Vote for Griffin Franklin's project

There is a school in Haiti. It's called the Jubilee School. The children who attend the school range from first to sixth grade although, many of the sixth graders are teenagers and closer to high school age. The principle lives in a room on top of the building, which is approximately the size of two standard garages found in the typical American neighborhood. It’s the only school for miles around, and the town is on top of a dump. They have no clean water and many families feed their children dirt cookies. The students at the school probably get one good meal a day, the lunch at school. It’s not like there is a Walmart around the corner for them to get the supplies they need. This is one school, in one community, in one country. There are many that face the same problems: lack of school supplies and fuel in the form of food.

This school however, has the support of about 25 students from Cottonwood, Arizona. The Mingus Union High School Interact Club 'adopted' this school. I am the International Officer for the club and in the early part of last semester I worked with the school's contact here in the United states to get them some of the supplies they need. Our club collected a large duffel bag full of sharpies, folders, paper, pencils, plus 30 jars of Peanut Butter. Our contact made the supply run in November. They visited and delivered themselves. There are no post offices there. Interact Club is not primarily devoted to international activities so unfortunately that's the extent of our dealings with the school. The idea that sparked from this is what if there was a club completely devoted to international community service? This club, in high schools in the United States, would collaborate with schools in another country with a situation similar to that of the Jubilee School. Imagine the amount of peanut butter and school supplies that could be brought in with multiple clubs focused on that the entire school year round rather than only one month out of the school year. It'd be a kind of adoption program. And the pay off at the end is to go to that foreign school and deliver the supplies, experience the impact being made. Not just watching goods disappear into oblivion, making the connection. As an incentive, the one who brings in the most funds/supplies for the school in the club is the one that gets to make the supply run, to see it. They'd experience travel and the joy from making a difference at the same time. It could even be as simple as the entire club earning a food handler's license and making PB&J's en masse. The possibilities are endless! The biggest issue would be communication between each school. This issue could gain serious headway through this potential program.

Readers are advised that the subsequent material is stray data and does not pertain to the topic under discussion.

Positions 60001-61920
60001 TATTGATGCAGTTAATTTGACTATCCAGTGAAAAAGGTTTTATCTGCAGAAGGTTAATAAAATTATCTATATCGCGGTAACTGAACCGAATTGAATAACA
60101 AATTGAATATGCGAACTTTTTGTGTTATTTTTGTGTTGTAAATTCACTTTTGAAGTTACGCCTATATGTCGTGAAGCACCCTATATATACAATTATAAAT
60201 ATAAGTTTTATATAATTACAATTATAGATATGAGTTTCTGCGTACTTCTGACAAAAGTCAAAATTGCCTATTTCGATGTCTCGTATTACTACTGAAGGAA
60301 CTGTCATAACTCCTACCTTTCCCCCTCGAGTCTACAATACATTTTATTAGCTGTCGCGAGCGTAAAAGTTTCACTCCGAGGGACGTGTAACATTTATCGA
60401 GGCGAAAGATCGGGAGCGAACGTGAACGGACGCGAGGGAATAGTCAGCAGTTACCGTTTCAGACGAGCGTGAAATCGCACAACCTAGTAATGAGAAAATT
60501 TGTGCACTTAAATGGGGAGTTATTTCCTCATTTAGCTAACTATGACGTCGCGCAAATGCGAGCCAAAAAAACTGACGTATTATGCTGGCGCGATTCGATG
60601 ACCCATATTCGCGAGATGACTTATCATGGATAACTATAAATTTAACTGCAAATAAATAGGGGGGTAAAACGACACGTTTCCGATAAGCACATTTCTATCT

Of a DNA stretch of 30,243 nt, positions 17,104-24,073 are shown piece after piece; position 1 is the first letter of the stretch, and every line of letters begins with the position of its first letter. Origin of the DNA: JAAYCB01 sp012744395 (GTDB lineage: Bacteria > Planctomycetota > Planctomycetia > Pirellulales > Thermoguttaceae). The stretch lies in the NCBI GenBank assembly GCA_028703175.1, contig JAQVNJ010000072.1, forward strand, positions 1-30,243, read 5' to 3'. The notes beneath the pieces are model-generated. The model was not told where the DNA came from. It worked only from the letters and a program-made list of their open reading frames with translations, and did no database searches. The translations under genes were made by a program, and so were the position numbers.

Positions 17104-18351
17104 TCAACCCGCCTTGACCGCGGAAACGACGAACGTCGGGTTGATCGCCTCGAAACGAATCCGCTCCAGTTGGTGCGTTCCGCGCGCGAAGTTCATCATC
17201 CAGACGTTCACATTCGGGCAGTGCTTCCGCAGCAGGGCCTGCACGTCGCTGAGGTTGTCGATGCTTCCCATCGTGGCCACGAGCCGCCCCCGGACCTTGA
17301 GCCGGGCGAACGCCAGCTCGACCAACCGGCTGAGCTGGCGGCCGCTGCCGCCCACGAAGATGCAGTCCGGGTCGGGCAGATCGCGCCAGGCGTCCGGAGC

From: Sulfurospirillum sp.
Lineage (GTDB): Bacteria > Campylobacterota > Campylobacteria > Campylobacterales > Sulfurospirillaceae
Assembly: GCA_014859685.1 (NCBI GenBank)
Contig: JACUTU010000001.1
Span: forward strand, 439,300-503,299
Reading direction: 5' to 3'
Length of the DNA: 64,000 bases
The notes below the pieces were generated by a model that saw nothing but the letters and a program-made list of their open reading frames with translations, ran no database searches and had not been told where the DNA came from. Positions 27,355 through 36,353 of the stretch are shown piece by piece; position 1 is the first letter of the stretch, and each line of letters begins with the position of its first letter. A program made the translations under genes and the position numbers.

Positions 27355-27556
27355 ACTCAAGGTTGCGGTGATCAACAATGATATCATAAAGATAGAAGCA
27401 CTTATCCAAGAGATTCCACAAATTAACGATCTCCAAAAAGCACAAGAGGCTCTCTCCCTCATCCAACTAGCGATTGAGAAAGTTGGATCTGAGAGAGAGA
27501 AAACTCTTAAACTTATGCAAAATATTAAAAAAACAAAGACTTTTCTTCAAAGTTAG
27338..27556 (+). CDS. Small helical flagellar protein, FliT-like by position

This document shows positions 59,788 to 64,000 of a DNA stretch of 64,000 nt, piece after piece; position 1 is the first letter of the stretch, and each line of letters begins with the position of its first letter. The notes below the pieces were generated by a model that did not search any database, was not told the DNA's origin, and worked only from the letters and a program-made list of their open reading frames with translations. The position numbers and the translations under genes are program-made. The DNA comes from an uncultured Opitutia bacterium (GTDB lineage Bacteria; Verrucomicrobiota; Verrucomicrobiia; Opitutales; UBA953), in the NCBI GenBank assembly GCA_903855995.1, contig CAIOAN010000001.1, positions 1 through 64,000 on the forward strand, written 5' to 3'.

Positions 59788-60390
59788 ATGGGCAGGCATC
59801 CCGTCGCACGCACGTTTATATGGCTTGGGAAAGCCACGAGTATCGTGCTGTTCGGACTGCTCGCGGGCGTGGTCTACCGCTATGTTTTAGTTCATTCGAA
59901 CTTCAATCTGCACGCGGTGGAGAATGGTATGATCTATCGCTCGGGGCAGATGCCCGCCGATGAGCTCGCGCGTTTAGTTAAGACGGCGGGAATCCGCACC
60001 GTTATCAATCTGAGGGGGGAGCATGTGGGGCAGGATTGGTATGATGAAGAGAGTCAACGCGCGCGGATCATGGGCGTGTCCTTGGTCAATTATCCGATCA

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Griffin Franklin.

Rimrock, AZ